The latest poll on climate change
"An increasing number of Americans believe climate change is occurring, including a majority who now see this issue as a very serious problem," according to the latest Monmouth University Poll. "Scientists have long agreed that climate change is a very serious problem, and it is past time to take action. Now it is clear that a majority of Americans regardless of political party agree," commented Tony MacDonald, the director of the Urban Coast Institute at Monmouth University.
Asked "Do you think that the world's climate is undergoing a change that is causing more extreme weather patterns and the rise of sea levels, or is this not happening," 78% of respondents said yes, 16% said no, and 5% volunteered that they didn't know. Yes answers were more prevalent among Democrats (92%) than Independents (78%) and Republicans (64%), those 18-34 (86%) than those 35-54 (75%) and those 55 or older (75%), and college graduates (82%) than non-college graduates (77%).
Asked "Is climate change caused more by human activity, more by natural changes in the environment, or by both equally," 29% of respondents said more by human activity, 10% said more by natural changes in the environment, 37% said both equally, 2% volunteered that they didn't know, 16% already said that climate change is not happening and 5% already said that they were unsure whether climate climate change is happening. The same patterns of responses differing by political affiliation, age, and education were present.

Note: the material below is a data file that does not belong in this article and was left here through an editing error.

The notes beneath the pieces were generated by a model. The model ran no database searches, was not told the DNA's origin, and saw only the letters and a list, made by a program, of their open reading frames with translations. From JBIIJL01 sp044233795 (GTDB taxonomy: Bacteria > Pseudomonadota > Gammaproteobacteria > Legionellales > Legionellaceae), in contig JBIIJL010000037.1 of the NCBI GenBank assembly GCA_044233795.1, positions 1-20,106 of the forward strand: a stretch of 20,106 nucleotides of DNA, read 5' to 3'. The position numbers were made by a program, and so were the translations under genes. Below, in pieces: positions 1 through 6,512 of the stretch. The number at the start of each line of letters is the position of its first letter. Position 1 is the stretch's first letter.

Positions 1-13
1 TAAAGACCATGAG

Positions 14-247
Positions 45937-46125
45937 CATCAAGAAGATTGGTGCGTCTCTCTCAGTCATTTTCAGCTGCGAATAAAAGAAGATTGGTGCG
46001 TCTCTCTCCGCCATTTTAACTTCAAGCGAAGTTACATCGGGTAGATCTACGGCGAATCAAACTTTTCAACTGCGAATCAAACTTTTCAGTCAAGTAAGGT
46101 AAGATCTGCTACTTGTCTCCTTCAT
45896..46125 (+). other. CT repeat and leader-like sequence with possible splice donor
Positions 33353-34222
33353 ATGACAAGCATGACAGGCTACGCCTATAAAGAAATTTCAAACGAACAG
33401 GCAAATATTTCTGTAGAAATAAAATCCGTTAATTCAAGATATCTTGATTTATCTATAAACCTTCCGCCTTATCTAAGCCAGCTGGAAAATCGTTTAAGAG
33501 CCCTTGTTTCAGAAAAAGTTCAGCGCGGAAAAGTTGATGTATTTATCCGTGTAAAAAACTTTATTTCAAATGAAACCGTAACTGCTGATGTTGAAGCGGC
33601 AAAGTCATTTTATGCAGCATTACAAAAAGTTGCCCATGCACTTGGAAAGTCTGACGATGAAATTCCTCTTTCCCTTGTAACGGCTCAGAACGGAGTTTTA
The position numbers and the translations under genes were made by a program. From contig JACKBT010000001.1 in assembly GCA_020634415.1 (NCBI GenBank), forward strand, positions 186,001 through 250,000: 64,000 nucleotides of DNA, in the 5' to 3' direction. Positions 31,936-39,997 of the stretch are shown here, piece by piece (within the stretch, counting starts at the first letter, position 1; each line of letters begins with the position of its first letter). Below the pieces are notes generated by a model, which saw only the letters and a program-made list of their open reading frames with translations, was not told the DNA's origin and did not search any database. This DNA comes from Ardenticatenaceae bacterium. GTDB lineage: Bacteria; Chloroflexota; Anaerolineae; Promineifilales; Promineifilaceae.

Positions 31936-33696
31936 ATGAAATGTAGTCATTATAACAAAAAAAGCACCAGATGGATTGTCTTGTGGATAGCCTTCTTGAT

According to the report, the poll "was sponsored and conducted by the Monmouth University Polling Institute from November 9 and 12, 2018 with a national random sample of 802 adults age 18 and older. This includes 398 contacted by a live interviewer on a landline telephone and 404 contacted by a live interviewer on a cell phone ... For results based on this sample, one can say with 95% confidence that the error attributable to sampling has a maximum margin of plus or minus 3.5 percentage points (unadjusted for sample design)."